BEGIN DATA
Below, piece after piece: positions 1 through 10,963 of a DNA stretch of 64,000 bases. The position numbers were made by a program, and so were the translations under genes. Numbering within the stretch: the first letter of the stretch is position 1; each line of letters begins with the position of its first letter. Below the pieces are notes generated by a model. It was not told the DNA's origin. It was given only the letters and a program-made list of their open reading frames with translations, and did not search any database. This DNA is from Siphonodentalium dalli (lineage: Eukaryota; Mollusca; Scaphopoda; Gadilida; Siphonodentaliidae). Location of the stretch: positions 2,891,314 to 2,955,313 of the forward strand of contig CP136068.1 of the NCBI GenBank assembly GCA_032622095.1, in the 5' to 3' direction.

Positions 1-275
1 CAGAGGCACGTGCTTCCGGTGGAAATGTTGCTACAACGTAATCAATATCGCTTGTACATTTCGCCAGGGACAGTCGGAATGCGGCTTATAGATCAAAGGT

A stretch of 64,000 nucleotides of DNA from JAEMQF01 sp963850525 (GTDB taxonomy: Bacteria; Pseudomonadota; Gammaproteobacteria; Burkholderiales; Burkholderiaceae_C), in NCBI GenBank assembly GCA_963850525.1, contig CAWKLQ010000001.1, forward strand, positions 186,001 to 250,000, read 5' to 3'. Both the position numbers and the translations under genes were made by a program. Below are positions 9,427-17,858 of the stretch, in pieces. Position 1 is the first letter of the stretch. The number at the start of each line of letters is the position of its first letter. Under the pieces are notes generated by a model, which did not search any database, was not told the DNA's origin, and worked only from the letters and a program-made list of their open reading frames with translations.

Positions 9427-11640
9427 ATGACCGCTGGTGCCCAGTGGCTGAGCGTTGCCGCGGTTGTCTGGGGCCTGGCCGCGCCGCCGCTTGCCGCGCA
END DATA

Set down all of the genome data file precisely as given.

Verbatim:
Below, piece after piece: positions 1 through 10,963 of a DNA stretch of 64,000 bases. The position numbers were made by a program, and so were the translations under genes. Numbering within the stretch: the first letter of the stretch is position 1; each line of letters begins with the position of its first letter. Below the pieces are notes generated by a model. It was not told the DNA's origin. It was given only the letters and a program-made list of their open reading frames with translations, and did not search any database. This DNA is from Siphonodentalium dalli (lineage: Eukaryota; Mollusca; Scaphopoda; Gadilida; Siphonodentaliidae). Location of the stretch: positions 2,891,314 to 2,955,313 of the forward strand of contig CP136068.1 of the NCBI GenBank assembly GCA_032622095.1, in the 5' to 3' direction.

Positions 1-275
1 CAGAGGCACGTGCTTCCGGTGGAAATGTTGCTACAACGTAATCAATATCGCTTGTACATTTCGCCAGGGACAGTCGGAATGCGGCTTATAGATCAAAGGT

A stretch of 64,000 nucleotides of DNA from JAEMQF01 sp963850525 (GTDB taxonomy: Bacteria; Pseudomonadota; Gammaproteobacteria; Burkholderiales; Burkholderiaceae_C), in NCBI GenBank assembly GCA_963850525.1, contig CAWKLQ010000001.1, forward strand, positions 186,001 to 250,000, read 5' to 3'. Both the position numbers and the translations under genes were made by a program. Below are positions 9,427-17,858 of the stretch, in pieces. Position 1 is the first letter of the stretch. The number at the start of each line of letters is the position of its first letter. Under the pieces are notes generated by a model, which did not search any database, was not told the DNA's origin, and worked only from the letters and a program-made list of their open reading frames with translations.

Positions 9427-11640
9427 ATGACCGCTGGTGCCCAGTGGCTGAGCGTTGCCGCGGTTGTCTGGGGCCTGGCCGCGCCGCCGCTTGCCGCGCA